When my second son, Casey, was born in 1995 I had deteriorated to the point of being only functional at work. Once home I became a virtual vegetable. My body was also failing further, as much from the cocktail of heart, liver and depression medication as from the physical ailments themselves. I knew emphatically that I was going to die if I stayed in my present occupation. My doctor described my condition as a body that has had its lifetime limit of abuse and stress. Fear, however, was still a stronger motivator than health. I was afraid of not having skills useful in another less stressful position, not earning as much money, and being totally inadequate in any other environment. In retrospect, the real fear was of not being in control. For years I had described myself as functionally insane, and the prospect of being unable to function was terrifying. I was the only entity in which I had any faith, and I was absolutely addicted to the power I wielded, along with all its trappings.
For months I had experienced what I thought were random ideas of God and God’s relationship to the universe. Despite efforts to push them away, these notions entered my head at the most inappropriate times. I knew, without doubt, that I was slipping into insanity. I wasn’t ready, except there were times that the idea of just letting my mind wander off was attractive. In April 1996 I made a final, and seemingly fatal, decision.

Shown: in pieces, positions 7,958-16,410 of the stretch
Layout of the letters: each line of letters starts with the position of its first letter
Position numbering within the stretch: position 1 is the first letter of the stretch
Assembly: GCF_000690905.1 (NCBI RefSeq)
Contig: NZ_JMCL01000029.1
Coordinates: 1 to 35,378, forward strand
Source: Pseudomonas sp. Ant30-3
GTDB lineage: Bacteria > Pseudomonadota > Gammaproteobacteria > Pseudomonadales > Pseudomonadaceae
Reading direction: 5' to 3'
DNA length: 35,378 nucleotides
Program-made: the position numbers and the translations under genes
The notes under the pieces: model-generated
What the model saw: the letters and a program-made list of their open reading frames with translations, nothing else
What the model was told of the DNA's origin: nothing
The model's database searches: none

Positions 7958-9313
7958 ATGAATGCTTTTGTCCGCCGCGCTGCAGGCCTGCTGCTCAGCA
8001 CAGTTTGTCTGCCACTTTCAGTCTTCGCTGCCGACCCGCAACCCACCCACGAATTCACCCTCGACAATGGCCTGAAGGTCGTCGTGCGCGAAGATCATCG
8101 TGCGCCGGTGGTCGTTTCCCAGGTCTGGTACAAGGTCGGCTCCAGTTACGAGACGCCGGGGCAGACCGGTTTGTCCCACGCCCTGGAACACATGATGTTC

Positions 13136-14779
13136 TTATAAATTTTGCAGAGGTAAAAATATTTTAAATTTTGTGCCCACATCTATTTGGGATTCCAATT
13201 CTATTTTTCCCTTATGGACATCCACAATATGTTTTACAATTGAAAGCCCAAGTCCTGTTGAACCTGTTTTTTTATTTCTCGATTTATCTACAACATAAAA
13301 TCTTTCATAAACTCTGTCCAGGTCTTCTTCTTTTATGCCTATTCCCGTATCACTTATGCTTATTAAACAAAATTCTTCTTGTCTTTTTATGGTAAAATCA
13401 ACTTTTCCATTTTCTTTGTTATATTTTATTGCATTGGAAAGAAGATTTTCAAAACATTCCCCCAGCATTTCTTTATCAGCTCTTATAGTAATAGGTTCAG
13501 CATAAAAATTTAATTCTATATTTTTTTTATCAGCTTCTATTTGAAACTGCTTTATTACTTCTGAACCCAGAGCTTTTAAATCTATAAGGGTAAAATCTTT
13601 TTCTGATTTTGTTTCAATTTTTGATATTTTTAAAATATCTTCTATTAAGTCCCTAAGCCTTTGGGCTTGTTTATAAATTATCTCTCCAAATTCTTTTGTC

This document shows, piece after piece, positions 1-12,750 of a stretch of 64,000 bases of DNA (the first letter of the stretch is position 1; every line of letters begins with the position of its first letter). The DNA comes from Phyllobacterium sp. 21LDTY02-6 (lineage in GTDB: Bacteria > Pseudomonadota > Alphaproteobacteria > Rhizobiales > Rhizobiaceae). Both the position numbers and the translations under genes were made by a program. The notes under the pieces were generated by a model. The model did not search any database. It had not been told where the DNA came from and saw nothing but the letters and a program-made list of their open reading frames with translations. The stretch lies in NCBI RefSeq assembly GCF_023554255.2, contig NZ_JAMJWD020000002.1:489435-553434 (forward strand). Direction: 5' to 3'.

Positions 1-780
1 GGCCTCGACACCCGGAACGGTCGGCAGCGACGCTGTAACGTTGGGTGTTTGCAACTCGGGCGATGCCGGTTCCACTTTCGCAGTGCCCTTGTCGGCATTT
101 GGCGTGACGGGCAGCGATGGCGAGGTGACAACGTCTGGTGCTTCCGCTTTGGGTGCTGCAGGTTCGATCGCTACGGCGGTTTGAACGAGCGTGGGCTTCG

L. went to church that Sunday and, as usual, I stayed home. Upon arriving at church the Music Director, Beckie B., asked L. about me. Beckie had been in one of the prayer groups, but she wouldn’t have known me if we bumped into each other. She then offered to be available anytime, should I need to talk, and told L. that she believed God would be knocking soon and I might need help. What occurred concurrently a few miles away seems implausible, but is true.
At basically the same time, I put on my headphones to listen to some loud rock and roll, a favorite Sunday morning pursuit. It helped to chase the voices from my head. I was listening to a song, by the group Blues Traveler, I’d heard dozens of times before. The words ‘Jesus Christ died for your sins’ were clearly audible in the song. The problem was that none words on that CD were discernable and I knew it. I pulled out the CD jacket and the words I saw were nothing like those I was hearing. Shaken, I turned off the stereo and went out to my woodshop in the garage where I turned on the TV. Yes, I had a TV in the garage – it’s where I went to smoke. I was trembling as I changed from one station to another. I had never before seen a TV preacher on every channel, and they were all giving the same message – Christ died for my sins. I knew I had lost it. I wanted to run, but didn’t know to where. I just stood there motionless. And then a blackness, the likes of which I had never seen, enveloped me. I had always described depression as a dark hole you saw yourself descending into. I knew, without knowing how, this was the deepest depression I had ever experienced and I wouldn’t be coming back. I remember picking up my sharpest tool, a drawknife, and resolutely deciding I wasn’t going into that hole. I was ready to die.